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Apple responds to Supreme Court decision, argues the App Store ‘is not a monopoly by any metric’

Earlier today, the United States Supreme Court ruled that a major lawsuit against Apple and the App Store will be allowed to move forward. Now, Apple has responded to that Supreme Court decision, saying that it is confident it will prevail in court.

SCOTUSblog explains that the question the Supreme Court had to answer was whether or not a consumer can sue anyone who delivers a product for antitrust damages, even if prices are set by third-parties who would be the victim of the offense.

For Apple, the case is that the App Store requirement is monopolistic, allowing Apple to take a 30 percent cut of App Store revenue from developers.

The Supreme Court decided this morning that the case against Apple can move forward. Apple had originally argued last fall that the case be thrown out, but today’s ruling means that won’t happen and the case will return to the court system.

In a statement to CNBC, Apple says that the App Store is the safest and most secure platform for customers and developers alike. Apple says that the App Store is “not a monopoly by any metric” and allows developers to set their own prices for applications.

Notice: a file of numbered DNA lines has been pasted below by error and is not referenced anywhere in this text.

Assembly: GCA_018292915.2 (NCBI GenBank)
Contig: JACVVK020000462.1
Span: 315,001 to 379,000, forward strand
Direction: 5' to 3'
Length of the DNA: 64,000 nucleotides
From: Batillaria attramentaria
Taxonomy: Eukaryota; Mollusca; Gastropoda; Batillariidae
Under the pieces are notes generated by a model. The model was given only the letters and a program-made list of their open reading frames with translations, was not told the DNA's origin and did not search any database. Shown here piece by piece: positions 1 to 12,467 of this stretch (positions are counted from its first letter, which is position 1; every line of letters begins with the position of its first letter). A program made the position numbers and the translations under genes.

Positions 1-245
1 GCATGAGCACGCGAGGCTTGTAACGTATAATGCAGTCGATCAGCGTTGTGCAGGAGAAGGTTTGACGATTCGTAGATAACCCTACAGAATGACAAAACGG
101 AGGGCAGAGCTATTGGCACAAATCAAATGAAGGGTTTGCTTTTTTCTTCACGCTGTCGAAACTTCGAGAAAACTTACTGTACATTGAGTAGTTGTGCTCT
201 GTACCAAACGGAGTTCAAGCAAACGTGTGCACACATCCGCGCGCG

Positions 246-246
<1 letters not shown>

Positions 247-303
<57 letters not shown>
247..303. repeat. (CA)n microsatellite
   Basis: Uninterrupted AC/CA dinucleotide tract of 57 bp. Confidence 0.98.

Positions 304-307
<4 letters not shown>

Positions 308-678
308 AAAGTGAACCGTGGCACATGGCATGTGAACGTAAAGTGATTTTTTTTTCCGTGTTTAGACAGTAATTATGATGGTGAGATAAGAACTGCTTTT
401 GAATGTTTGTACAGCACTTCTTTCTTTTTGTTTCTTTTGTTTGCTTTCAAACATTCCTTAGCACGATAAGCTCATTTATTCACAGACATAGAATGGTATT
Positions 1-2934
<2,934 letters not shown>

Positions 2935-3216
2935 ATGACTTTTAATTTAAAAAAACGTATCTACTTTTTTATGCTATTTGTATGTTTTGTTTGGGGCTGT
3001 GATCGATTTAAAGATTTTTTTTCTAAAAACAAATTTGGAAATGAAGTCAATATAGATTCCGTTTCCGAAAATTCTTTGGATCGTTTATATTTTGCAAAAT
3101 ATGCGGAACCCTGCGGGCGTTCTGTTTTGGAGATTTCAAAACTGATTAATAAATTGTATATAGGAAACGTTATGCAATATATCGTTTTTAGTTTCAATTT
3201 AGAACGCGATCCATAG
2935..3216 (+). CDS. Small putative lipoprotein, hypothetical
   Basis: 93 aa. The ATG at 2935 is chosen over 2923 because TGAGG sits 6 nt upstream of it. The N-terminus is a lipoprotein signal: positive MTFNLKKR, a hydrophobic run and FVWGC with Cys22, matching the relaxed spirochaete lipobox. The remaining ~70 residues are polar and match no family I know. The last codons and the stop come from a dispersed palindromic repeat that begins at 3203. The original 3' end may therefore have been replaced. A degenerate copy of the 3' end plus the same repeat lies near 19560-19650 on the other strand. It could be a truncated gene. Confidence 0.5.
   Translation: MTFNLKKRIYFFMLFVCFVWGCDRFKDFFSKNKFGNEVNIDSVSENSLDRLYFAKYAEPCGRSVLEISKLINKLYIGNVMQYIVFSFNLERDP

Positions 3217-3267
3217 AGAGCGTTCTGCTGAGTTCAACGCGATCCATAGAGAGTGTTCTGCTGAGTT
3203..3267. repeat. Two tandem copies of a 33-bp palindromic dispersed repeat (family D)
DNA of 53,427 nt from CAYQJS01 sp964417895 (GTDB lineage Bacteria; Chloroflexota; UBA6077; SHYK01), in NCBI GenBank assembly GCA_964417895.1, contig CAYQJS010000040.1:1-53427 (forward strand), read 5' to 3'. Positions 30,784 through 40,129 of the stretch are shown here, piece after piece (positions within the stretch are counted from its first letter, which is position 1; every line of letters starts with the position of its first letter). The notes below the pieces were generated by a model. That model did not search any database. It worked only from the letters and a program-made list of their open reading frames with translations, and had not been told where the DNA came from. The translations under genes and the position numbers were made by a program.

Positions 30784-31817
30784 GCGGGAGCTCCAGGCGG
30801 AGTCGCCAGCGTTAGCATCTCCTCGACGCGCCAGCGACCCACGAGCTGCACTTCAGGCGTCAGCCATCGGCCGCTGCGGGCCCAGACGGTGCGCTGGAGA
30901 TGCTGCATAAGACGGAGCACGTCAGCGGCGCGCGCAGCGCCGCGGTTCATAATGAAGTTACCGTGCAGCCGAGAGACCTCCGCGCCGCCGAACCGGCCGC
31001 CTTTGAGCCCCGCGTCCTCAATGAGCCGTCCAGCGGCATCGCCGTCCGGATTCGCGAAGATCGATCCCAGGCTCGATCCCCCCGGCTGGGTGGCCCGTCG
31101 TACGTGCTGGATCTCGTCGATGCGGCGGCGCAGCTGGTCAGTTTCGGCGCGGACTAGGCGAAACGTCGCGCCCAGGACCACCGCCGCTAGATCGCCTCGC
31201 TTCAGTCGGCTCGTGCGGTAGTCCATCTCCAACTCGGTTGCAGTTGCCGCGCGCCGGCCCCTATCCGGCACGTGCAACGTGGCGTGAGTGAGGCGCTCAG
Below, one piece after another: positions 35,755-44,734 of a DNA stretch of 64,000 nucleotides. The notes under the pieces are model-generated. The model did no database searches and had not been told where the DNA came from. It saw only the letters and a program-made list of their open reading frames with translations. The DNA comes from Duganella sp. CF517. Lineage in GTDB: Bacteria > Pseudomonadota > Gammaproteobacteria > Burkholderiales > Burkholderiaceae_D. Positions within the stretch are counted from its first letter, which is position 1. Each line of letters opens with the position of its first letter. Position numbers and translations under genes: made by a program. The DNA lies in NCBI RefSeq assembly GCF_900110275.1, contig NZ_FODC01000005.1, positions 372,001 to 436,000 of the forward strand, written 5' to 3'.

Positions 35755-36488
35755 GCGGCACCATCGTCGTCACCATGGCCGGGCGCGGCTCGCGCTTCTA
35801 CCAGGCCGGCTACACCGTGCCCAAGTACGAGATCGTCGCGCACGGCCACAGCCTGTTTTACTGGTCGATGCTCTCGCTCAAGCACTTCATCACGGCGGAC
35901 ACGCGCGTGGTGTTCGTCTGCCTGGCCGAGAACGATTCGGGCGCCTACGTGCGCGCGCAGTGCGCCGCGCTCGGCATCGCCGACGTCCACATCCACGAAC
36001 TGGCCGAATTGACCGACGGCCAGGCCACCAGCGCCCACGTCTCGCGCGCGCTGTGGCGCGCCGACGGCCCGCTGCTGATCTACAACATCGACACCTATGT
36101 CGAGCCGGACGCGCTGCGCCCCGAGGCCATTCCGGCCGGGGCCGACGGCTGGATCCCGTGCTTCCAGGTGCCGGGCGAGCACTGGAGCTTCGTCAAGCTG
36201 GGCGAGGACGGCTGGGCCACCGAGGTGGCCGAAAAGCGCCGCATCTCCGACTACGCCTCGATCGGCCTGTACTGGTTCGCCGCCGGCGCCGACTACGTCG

Apple also says that the “vast majority” of apps on the App Store are free, and thus it “gets nothing from them.”

Here is the statement in full:

“Today’s decision means plaintiffs can proceed with their case in District court. We’re confident we will prevail when the facts are presented and that the App Store is not a monopoly by any metric.

We’re proud to have created the safest, most secure and trusted platform for customers and a great business opportunity for all developers around the world. Developers set the price they want to charge for their app and Apple has no role in that. The vast majority of apps on the App Store are free and Apple gets nothing from them. The only instance where Apple shares in revenue is if the developer chooses to sell digital services through the App Store.

Developers have a number of platforms to choose from to deliver their software – from other apps stores, to Smart TVs to gaming consoles – and we work hard every day to make sure our store is the best, safest, and most competitive in the world.”

Today’s Supreme Court ruling is purely based on the merit of the lawsuit, not the subject of the argument. We are still ways away from a final court decision.

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Avatar for Chance Miller Chance Miller

Chance is an editor for the entire 9to5 network and covers the latest Apple news for 9to5Mac.

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